If you can, take off the front sprocket cover (assuming there is one) and clean the yuck out of there.

Clean the top of the swingarm and the rub strip. Use the 'steel' brush.

FWIW, I use WD-40 to cut the 'yuck'.

You might want to soak a couple paper towels with the WD-40 and clean the wheel.

Don't spray the tire or the brake rotor.

Using some dry paper towels, wipe up all remaining yuck and solvent. Rotate the rear wheel a couple times to get as much off the sprockets as you can. You won't get all of it.

While you rotate the wheel, look for 'kinks' in the chain. Those will indicate failed or about-to-fail links. Also look for tight and loose sections. Those can be harder to see.

My vote for lube is the Dupont Dry Film Lubricant (Blue can, not Orange), available at Lowes.

After you lube it, take the bike for a ride of a couple miles, and back to the house. Check the chain tension and adjust if necessary.

Hope this helps!
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Old 08-26-2011, 08:13 AM   #8
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The rust doesn't look good. Is it an OEM? Does it have any "kinks" or sticky rollers (after cleaning, that is). Just a bit of WD-40 and an old toothbrush will work about as well as kerosene.

Common wisdom is to not put a new chain on old sprockets, and vice-versa. However, the manufacturer(s) technically say "worn" and not "used" - how worn the cogs are really cannot be seen in pics without a comparison-sample, and it's pretty hard then too. It's also a judgement-call, when you only have a small amount of wear. I've done both of the above-outlined, with no adverse effects.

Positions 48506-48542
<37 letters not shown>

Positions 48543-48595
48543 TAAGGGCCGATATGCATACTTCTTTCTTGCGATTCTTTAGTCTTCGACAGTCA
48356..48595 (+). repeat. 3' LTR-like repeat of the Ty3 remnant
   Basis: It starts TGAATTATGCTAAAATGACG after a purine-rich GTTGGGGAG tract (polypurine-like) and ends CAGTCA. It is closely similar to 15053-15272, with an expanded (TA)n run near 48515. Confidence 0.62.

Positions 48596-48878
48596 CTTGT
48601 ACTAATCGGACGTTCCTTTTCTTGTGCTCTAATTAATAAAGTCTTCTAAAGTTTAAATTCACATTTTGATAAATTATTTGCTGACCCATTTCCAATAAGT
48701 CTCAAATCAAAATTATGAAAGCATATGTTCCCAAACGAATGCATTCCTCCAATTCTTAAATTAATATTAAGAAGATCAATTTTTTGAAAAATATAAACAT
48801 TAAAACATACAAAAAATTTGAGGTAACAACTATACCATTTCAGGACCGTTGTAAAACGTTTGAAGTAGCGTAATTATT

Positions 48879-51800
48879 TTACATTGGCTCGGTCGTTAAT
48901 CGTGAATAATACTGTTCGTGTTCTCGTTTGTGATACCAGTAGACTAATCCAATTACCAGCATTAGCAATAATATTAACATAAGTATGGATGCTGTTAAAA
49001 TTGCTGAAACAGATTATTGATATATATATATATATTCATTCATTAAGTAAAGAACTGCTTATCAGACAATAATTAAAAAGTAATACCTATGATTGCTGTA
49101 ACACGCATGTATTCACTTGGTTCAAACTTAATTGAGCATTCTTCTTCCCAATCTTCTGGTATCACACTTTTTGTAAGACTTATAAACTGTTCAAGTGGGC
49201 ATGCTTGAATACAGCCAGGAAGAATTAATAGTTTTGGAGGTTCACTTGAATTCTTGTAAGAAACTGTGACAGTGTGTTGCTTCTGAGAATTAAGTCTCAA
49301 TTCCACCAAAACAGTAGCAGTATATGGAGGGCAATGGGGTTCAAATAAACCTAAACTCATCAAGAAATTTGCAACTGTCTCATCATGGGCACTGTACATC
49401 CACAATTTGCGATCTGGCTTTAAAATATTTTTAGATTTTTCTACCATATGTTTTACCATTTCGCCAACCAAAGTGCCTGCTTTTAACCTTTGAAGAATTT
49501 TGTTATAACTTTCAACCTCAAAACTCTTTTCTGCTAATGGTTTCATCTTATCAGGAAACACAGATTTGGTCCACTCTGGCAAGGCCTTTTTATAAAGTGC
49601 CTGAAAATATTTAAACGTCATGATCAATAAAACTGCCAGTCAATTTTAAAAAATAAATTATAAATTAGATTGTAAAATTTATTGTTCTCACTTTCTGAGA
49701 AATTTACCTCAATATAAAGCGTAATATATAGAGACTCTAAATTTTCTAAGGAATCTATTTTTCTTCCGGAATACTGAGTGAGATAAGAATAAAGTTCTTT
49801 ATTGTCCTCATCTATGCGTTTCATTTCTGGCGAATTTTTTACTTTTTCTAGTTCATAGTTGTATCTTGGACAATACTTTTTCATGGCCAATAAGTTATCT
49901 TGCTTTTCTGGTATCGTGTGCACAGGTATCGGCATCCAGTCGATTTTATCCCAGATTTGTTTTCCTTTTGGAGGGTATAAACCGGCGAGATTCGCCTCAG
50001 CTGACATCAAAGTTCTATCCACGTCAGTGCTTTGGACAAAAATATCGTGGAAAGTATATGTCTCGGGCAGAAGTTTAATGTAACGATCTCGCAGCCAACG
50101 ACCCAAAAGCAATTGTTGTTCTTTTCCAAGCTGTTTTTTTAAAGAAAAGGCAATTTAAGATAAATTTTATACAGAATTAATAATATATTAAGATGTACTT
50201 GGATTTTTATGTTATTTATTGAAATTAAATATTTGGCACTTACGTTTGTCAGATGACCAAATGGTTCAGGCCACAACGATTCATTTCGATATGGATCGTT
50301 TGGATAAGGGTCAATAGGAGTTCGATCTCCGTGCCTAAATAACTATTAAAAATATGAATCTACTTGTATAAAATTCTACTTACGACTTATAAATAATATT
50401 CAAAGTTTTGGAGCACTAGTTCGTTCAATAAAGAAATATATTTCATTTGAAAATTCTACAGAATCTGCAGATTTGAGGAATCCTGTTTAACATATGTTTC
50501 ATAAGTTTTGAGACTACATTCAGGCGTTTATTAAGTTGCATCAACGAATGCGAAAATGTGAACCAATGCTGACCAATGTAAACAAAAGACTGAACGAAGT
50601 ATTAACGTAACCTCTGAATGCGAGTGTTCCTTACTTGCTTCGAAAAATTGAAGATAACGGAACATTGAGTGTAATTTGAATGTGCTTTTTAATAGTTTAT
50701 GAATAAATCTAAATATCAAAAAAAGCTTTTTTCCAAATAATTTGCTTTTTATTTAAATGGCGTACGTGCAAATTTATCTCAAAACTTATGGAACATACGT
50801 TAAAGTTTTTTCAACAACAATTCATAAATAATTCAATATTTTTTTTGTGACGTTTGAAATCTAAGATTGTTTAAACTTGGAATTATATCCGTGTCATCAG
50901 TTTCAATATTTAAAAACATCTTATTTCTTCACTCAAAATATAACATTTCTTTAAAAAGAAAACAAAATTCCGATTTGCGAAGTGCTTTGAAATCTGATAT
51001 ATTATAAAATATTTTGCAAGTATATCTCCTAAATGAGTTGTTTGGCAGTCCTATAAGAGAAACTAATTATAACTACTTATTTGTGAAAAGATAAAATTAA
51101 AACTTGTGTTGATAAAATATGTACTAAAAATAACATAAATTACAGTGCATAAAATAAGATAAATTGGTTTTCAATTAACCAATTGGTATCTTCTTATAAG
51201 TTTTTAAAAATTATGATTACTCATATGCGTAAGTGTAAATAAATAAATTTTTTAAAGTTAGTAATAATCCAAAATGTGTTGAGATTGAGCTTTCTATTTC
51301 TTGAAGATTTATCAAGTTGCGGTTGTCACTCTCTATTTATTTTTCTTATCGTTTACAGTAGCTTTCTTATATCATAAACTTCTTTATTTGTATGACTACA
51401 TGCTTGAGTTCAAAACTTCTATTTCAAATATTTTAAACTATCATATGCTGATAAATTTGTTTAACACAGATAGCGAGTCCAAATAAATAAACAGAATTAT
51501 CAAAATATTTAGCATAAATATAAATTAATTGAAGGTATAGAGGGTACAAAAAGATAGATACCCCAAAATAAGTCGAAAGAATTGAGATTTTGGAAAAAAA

Others disagree.

Teh Edetz:
I heartily concur with pushrod about the DuPont lube. It's the shiznizlit....
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Old 08-26-2011, 09:54 AM   #9
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It's an Oem chain from a bike I'm considering buying. Overall the bike looks decent but the chain definitely stuck out when I was looking the bike over. I'm going back for a test ride soon so this could be another price negotiation point.

Pushrod the process sounds extensive but well worth it. I didn't know wd-40 could be used on wheels as well.

Thanks Airhawk it's an oem chain with about 7000 miles on it. There are as many oil chain lubes as there are motor oils. Makes my head spin.
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Old 08-26-2011, 10:55 AM   #10
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Quote:
Originally Posted by cloud9 View Post
Advice would be much appreciated. Also I hate to start the whole chain debate but do they sell kerosene at the autoshops?
As was said, can't really tell much from pictures but..........
Rust does NOT equal wear. A lot of people fall into that trap.
If it looks like the rollers have some lube on them and little or no rust, I'd clean it up and forge ahead. At 7K miles it should NOT be worn out.

By "clean it up", I do NOT mean polish it shinny clean. Just wipe thoroughly with a small rag satruated in WD or mineral spirits and then wipe off with another rag. In my opinion, you really gain nothing useful by cleaning a chain too much.

Mineral spirits is basically kero without the smell; available in any paint department.

I agree that the "real" Dupont Teflon stuff is good but I can't help but wonder if it might not be a good idea to stick with 90W if it looks like that's what was on there before.